The Trauma of Terrorism: Sharing Knowledge and Shared Care.
This is not a book so much as a collection of essays, monographs, and first-person accounts of the effects of terrorism from ground zero—the point of impact—to the human effects years afterward.
*****The Trauma of Terrorism: Sharing Knowledge and Shared Care. An International Handbook. Edited by Yael Danieli, Danny Brom, and Joe Sills; published by The Haworth Press, www.haworthpress.com (Web); 858 pages; $69.95.
Yes, there are 858 pages in this book. But that fact proves to be more of a blessing than a curse even though readers will face some challenges as they work their way through this treatise on the psychological effects of terrorism. Part of the problem is that it includes some clinical discussions that are extraordinarily emotionless. It’s a wonder that writing on such a critical topic can be so inert. However, the work is rescued by its many worthwhile and engaging chapters, and it is particularly valuable for anyone with an emergency-response or incident-prevention role.
This is not a book so much as a collection of essays, monographs, and first-person accounts of the effects of terrorism from ground zero—the point of impact—to the human effects years afterward. Editors Yael Danieli and Danny Brom, both clinical psychologists, and Joe Sills, a retired United Nations secretariat, have recruited a wide spectrum of authors to contribute. They range from international academicians to world-renowned medical practitioners to street-level emergency workers. In the best of their prose, one can feel the pain of the victims and the frustration of the community of caregivers and healers whose job it is to repair shattered minds and lives.
Certainly this book is for psychologists, but it is valuable for security professionals, law enforcement, and military personnel as well. Foremost, it reminds us that these disciplines exist to serve and protect fellow citizens. People are the true assets under attack, not the brick-and-mortar structures that we often focus on.
For many survivors of terrorism, an attack never ends. One chapter posits that the same can be true of people who witness the event from afar, such as on television. Such indirect victims will appear at a terror scene and be treated side-by-side with victims of the actual attack. Their presence complicates triage and delays treatment for the most seriously wounded. Yet they must be handled with compassion and professionalism.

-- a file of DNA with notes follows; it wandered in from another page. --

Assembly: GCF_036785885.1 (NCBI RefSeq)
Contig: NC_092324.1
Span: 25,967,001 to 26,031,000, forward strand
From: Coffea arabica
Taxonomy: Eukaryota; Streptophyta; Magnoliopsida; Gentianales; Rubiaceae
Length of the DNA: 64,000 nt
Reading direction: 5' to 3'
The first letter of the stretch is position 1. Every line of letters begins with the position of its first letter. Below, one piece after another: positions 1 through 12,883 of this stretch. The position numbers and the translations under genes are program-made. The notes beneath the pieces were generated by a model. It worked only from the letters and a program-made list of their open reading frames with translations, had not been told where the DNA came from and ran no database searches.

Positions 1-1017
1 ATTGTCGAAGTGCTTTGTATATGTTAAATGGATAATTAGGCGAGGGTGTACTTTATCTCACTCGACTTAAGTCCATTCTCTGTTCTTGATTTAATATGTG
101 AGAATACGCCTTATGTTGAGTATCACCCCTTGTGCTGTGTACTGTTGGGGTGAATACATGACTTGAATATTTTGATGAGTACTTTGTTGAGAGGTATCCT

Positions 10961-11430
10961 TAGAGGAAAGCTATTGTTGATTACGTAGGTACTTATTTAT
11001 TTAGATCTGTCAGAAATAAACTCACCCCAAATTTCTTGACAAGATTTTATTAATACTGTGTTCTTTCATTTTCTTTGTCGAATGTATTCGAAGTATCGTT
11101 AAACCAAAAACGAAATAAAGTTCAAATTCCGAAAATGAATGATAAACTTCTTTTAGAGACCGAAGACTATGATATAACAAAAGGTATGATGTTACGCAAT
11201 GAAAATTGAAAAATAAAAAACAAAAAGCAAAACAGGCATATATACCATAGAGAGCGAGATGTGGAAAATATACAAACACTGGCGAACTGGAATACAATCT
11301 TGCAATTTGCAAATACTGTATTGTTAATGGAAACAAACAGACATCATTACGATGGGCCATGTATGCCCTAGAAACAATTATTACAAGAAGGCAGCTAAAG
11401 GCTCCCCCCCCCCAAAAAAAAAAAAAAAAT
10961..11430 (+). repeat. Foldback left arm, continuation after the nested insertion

Many of the articles here are complex studies of posttraumatic stress disorder or other chronic and acute psychological maladies, and methods to mitigate the damage they can do. As seen vividly on 9-11, victims can also include the responder community, such as firefighters, police officers, security staff, and medical personnel. In fact, particularly riveting in this book is a series of first-person accounts from responders at Oklahoma City, the Pentagon, and the World Trade Center. One 9-11 firefighter recalls returning to the station: “[A]s we pulled up in front of [the fire station], that’s when we saw the wives with their children looking for their husbands…. What training did we have to handle this situation?”
Many of the articles are written from an Israeli perspective—“Mental Health Interventions in a General Hospital Following Terrorist Attacks: The Israeli Experience,” to name but one example. Others relate to experiences in Northern Ireland, Asia, and Africa, such as “Observations on the Impact on Kenyans of the August 7, 1998, Bombing of the United States Embassy in Nairobi.”
Europe and the Americas are represented as well. Many of the articles are of such specific and exclusive interest, however, that readers may not be interested in them. No matter; a detailed table of contents, index, and mini biographies of contributors ensure that readers can find items of interest. Many pieces are compelling.
It should be the responsibility of all security professionals to remember those who have experienced what we fight to prevent. Their real psychological struggles should inspire us. From attacks of global infamy to incidents in poor Sri Lankan villages, this book explores the underappreciated psychological front in society’s war on terror.
Reviewer: Derek Knights, CPP, CISSP (Certified Information Systems Security Professional), is an internal consultant on security, risk assessment, and investigations with Ontario Power Generation, Inc., in Toronto, Ontario, Canada. He is a member of ASIS.